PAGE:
My areas of education include medicine (with an emphasis in neurology, epileptology, neuroanatomy, and neurosciences as well as general medicine and health sciences), and experimental/physiological psychology.
Special interests and hobbies provide knowledge of wine, food, cooking/culinary arts, gardening, organic farming, art/crafts (painting in acrylics), lapidary work, birding, beekeeping, and pets.
Since I’m often asked how I arrived at my current career in indexing, I think I’ll just add that information here.
I’ve always been book-oriented and my books always had indexes. I never really thought about where indexes came from–they just were, always there at the end of the book when I wanted them. Until….
I was working on an ophthalmology report and needed to check something on a very basic test. I picked up my heavy-duty (and very heavy) ophthalmology text and opened it to the index. No matter where I looked, I could not find what I needed–it was so basic, it just had to be in the book somewhere. Frustration overwhelmed me and I’m sure I was muttering something like “I could have done a better job–” and likely some expletives as well.
That was the event that started me thinking about indexes. It was the end of taking them for granted as if they sprang full-blown from…well, from where?
At home that evening I googled indexes and indexing. I found the American Society for Indexing (at that time still the American Society for Indexers) and the “About Indexing”. The more I read about indexing, the more fascinated I became with learning about it.
Not long after that, it became apparent that I had to have a career change because of carpal tunnel and Guyon canal nerve compression. Intensive keyboarding was a thing of the past for me. I started lurking on the indexing listserves, and got up nerve enough to post to one asking about the keyboarding intensity in using indexing software. I received very helpful information about that aspect of indexing–it seemed possible since some of the software could also be used with voice recognition software.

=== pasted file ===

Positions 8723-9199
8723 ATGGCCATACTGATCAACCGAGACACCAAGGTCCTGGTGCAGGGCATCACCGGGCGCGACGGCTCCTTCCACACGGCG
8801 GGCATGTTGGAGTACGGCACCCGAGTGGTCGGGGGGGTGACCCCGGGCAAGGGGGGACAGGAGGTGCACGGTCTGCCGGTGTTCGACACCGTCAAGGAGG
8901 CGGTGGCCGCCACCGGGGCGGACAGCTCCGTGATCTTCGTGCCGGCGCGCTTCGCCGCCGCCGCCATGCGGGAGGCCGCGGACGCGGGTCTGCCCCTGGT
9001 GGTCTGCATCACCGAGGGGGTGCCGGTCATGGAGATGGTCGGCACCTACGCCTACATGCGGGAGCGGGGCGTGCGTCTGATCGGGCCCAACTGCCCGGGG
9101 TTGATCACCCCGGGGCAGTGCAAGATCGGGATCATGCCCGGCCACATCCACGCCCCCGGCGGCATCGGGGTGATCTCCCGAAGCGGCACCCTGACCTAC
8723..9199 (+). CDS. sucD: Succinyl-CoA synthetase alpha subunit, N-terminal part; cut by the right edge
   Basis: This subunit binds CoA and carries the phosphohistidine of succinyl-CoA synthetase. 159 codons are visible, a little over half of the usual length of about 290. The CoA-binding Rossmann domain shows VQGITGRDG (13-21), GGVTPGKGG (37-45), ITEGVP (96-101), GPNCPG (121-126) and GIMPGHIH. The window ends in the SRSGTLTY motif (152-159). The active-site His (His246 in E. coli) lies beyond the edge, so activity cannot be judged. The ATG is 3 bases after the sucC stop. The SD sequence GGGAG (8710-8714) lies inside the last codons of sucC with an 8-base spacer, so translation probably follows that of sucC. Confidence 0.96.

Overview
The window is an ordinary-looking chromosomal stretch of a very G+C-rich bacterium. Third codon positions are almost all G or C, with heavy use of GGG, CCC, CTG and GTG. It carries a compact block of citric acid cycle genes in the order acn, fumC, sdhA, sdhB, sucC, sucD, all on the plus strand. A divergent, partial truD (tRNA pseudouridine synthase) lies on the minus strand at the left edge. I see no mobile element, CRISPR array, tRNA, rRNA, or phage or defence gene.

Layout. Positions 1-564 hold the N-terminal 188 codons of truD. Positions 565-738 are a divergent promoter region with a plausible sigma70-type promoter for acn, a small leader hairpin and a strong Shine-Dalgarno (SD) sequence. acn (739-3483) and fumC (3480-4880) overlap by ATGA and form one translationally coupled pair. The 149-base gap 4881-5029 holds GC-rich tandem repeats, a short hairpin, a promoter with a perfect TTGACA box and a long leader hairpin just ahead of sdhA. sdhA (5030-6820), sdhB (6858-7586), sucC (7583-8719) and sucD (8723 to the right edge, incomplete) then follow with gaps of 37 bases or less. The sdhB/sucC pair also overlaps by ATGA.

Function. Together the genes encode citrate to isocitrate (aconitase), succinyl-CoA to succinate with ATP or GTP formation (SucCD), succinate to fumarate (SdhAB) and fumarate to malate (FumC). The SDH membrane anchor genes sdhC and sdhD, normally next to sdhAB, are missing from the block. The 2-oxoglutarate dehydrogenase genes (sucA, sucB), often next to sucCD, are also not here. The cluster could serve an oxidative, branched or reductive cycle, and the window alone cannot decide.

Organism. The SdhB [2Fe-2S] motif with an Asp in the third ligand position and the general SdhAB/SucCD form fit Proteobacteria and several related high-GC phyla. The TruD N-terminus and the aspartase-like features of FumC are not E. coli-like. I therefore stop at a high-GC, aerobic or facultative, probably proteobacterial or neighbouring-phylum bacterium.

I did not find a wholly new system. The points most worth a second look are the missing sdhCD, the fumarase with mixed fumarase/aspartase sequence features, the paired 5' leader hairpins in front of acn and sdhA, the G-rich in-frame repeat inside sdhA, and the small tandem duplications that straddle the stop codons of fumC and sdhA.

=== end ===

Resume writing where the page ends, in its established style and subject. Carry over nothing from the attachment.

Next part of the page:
Surgery on both hands followed shortly. In need of employment, I started teaching medical transcription at the local community college, then doing quality assurance for a medical transcription company as well. The quality assurance work was full-time work, plus teaching, so time was limited (to say the least), but I continued to study and learn more about indexing…did my first for-pay index…and loved every minute of it.
How many people do you know whose job description includes working at home (with the cat in my lap), sipping coffee, reading books, and getting paid?
I’m glad that I found ASI. I appreciate all the benefits that I’ve gotten through this professional organization.
I’m still indexing, loving it, and hope to have a long, long indexing career. I owe ASI a lot for my current career. I just hope that I can share some of the benefits with other aspiring indexers–pay it forward as it were.